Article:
Dave and his big, fat sense of entitlement
Internet, meet Dave. Dave is a composite character; a stereotype borne of the burgeoning masses of the entitled. You know Dave. He’s the keyboard warrior that gets fired up at service providers for not understanding that when he shouts angrily at the world they must come running with gifts of free things he didn’t earn and admissions of guilt they didn’t deserve. Of course Dave himself is employed yet should some unlucky punter stumble upon our rogue hero without three days written notice of intent to engage him in his day job, Dave is more than likely to regale us with the tales of wrath dispensed on those who dared to interrupt his life.
Unfortunately, entitlement is contagious. Physical symptoms are difficult to spot although should you find yourself in front of an entitled person or persons you may catch a glimpse of the laptop rash on their thighs and the arthritic curve of their dominant, mouse-deprived hand.
I’ve been trying to trace the origins of entitlement and initially I was considering money as the cause. Dave’s entitlement is often driven by the exchange of his money for a particular service. Dave is also paid money to do his job and yet feels entitled not to do it in an assumed stance of solidarity against the proverbial “man”. Then I realised Dave didn’t seem to limit his sense of entitlement solely where he spent his money – even free platforms built on the sniff of an oily rag by some clever kids who have watched their creation take on unprecedented, exponential growth seem to fall victim to the rage of the entitled.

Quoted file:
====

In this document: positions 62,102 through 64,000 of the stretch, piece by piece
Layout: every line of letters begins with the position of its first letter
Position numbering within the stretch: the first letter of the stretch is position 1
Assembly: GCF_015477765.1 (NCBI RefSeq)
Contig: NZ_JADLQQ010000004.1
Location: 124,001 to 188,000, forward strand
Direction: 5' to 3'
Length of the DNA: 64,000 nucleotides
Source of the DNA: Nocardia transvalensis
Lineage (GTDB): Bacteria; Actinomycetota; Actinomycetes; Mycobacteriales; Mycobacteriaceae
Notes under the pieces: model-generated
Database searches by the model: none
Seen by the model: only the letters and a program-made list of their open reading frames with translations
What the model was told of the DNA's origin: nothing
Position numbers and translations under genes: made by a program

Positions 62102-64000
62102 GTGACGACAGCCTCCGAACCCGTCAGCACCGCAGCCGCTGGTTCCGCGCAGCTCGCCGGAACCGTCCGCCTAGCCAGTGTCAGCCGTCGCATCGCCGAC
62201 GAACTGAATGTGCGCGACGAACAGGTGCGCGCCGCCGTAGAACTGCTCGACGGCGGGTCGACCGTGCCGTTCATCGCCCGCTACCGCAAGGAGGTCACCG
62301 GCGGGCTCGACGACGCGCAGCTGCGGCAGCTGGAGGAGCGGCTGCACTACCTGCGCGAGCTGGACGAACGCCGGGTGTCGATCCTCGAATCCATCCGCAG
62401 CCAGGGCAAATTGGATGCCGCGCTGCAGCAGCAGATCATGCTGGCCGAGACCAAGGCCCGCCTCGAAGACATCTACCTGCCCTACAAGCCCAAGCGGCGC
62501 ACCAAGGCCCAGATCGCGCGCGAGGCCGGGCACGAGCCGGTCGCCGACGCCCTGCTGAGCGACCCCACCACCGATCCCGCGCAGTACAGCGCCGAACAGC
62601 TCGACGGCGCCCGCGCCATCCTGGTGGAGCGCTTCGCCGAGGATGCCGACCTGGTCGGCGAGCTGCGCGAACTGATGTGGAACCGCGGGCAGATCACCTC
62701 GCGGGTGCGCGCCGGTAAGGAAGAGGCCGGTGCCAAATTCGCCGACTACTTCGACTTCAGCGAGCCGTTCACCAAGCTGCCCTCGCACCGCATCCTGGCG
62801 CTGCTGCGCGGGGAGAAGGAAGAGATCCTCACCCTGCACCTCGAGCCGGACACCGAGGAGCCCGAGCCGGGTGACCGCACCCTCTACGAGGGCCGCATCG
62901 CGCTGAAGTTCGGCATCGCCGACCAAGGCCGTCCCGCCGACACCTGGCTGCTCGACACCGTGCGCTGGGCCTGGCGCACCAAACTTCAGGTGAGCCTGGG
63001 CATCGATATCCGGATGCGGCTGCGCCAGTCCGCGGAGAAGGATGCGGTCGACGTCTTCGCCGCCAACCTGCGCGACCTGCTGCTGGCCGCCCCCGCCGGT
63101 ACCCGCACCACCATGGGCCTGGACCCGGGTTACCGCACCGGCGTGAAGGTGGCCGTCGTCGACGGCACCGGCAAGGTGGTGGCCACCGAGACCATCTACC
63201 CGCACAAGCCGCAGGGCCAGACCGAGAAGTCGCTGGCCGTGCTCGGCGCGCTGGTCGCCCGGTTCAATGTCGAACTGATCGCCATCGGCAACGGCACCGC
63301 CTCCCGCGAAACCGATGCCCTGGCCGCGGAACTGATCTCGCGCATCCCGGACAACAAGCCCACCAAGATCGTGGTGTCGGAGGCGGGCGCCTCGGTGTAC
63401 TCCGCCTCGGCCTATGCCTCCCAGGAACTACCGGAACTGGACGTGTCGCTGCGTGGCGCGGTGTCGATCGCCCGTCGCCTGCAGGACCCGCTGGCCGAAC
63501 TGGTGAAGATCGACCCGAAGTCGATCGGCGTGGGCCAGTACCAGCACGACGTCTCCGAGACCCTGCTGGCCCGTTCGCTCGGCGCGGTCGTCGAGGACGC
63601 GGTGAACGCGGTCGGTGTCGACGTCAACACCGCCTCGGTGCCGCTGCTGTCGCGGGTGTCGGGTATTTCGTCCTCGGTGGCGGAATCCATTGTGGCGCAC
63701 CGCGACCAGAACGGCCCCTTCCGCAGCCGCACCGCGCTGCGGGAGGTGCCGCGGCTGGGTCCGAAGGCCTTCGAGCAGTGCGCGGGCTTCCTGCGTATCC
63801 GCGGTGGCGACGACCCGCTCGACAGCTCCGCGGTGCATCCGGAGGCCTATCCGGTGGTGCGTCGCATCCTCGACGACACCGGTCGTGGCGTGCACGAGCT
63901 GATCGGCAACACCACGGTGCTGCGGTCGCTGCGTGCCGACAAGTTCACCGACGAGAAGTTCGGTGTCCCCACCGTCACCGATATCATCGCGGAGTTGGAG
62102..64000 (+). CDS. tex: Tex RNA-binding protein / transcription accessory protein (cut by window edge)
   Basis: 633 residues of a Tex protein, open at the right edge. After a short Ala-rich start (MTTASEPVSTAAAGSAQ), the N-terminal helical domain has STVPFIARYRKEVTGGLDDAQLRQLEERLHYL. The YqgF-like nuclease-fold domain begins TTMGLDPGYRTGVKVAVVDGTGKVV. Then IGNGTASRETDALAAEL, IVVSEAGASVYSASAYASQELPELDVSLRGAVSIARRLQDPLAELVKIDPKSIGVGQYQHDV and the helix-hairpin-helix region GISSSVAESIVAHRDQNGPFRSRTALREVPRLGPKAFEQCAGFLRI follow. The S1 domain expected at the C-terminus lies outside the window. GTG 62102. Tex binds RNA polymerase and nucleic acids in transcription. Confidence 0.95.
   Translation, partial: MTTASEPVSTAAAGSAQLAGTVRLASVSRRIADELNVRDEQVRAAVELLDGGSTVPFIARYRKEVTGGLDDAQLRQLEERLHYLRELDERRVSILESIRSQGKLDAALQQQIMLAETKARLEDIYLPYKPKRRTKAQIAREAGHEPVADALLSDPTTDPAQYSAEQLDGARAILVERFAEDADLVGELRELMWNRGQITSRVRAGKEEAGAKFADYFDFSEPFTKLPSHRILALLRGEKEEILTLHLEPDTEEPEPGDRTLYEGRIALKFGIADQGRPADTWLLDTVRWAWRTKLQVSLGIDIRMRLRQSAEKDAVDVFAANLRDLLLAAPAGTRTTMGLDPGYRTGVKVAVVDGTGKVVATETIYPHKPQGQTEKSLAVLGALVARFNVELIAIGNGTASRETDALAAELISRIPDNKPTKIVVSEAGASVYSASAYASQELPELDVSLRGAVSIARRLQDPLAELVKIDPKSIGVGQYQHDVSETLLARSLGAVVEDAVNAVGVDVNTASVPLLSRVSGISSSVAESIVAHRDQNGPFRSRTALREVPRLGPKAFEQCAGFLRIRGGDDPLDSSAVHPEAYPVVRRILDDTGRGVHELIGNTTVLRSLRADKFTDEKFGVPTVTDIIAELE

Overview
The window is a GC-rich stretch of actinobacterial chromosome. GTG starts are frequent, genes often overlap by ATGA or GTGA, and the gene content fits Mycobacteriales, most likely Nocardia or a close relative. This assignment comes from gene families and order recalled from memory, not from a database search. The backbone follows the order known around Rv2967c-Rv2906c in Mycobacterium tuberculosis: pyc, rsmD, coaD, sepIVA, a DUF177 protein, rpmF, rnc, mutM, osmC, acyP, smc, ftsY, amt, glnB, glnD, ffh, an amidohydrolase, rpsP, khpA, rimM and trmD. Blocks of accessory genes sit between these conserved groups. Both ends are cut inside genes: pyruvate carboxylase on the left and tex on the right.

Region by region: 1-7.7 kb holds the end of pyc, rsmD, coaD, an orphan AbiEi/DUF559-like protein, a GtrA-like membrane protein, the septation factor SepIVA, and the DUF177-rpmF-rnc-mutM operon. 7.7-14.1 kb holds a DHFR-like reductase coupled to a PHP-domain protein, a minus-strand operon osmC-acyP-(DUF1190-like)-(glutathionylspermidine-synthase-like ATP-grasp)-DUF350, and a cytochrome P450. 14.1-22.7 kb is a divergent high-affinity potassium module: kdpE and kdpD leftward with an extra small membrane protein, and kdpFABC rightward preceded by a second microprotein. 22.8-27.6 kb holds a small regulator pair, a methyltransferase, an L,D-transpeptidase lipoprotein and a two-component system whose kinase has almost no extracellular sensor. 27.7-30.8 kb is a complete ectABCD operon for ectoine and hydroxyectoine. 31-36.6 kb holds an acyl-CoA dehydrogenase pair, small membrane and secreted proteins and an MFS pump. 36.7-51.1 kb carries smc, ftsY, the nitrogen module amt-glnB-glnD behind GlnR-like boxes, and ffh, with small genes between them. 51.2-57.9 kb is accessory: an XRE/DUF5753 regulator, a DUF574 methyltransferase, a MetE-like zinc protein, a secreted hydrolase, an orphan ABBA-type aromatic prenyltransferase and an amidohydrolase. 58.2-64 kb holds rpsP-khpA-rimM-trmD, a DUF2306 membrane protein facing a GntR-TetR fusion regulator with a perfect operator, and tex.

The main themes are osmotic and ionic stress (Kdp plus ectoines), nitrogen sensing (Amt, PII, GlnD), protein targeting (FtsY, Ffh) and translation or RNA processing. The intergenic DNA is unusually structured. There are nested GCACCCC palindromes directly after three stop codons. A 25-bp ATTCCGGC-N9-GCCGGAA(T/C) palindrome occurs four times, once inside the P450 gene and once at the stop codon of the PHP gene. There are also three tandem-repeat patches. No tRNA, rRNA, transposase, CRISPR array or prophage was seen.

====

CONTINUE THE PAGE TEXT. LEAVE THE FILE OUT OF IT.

As entitlement spreads like wildfire each individual case gets worse, spurred on by the collective voice that cuts across channels with the chant “you’re doing it wrong!”. Of course in the hysteria of entitlement we remain blissfully unaware that by shouting louder and longer we are creating tidal waves of noise that make it even more difficult for others to wade through to find the genuine calls for help. We stamp our feet like toddlers in a playground who have been told that because only 1% of us like playing on the swings the playground will continue to be a big sandpit for everyone else to use.
I think I’ve had enough of the analogies and being facetious. I know I’ve had enough of the Daves.
If you’re wondering why our service providers aren’t like totally all over social media it’s because they’ve stopped to think what the increase in promotional activity means for their customer service standards. Pity we haven’t. If you’re wondering why the social media team hasn’t solved the problem you tweeted 3 hours ago it’s because they’re sorting through the masses of content out there to find you, navigating the issues of confidentiality for your account (even if you don’t care) and finding an answer. While the call centre that you refuse to call has hundreds of trained staff to cover all aspects of the business their social media team of 1, 3, 5, 15 or 20 is just trying to do the best they can. And if you’re wondering why they don’t have hundreds of staff on their social media team yet then you need to look up from your iPhone for once, look around and realise that you are not the average Australian. And frankly if you took your $20 a month account elsewhere they wouldn’t freaking care less.
We like to talk about how real the online world has become and yet we seem to have lost our grip on reality – that the employee on the other end of the computer is a person doing their day job working for a business who needs to make money as a business to employ thousands of staff and deliver profits that plump up your super. Quite clearly I’m an advocate of the occasional rant – but it’s time we evolved from these origins of entitlement towards brands in social media and grew up a little. Let’s give Dave the boot.
Disclaimer: these views come from me as a customer only. I’m empathising from the outside looking in.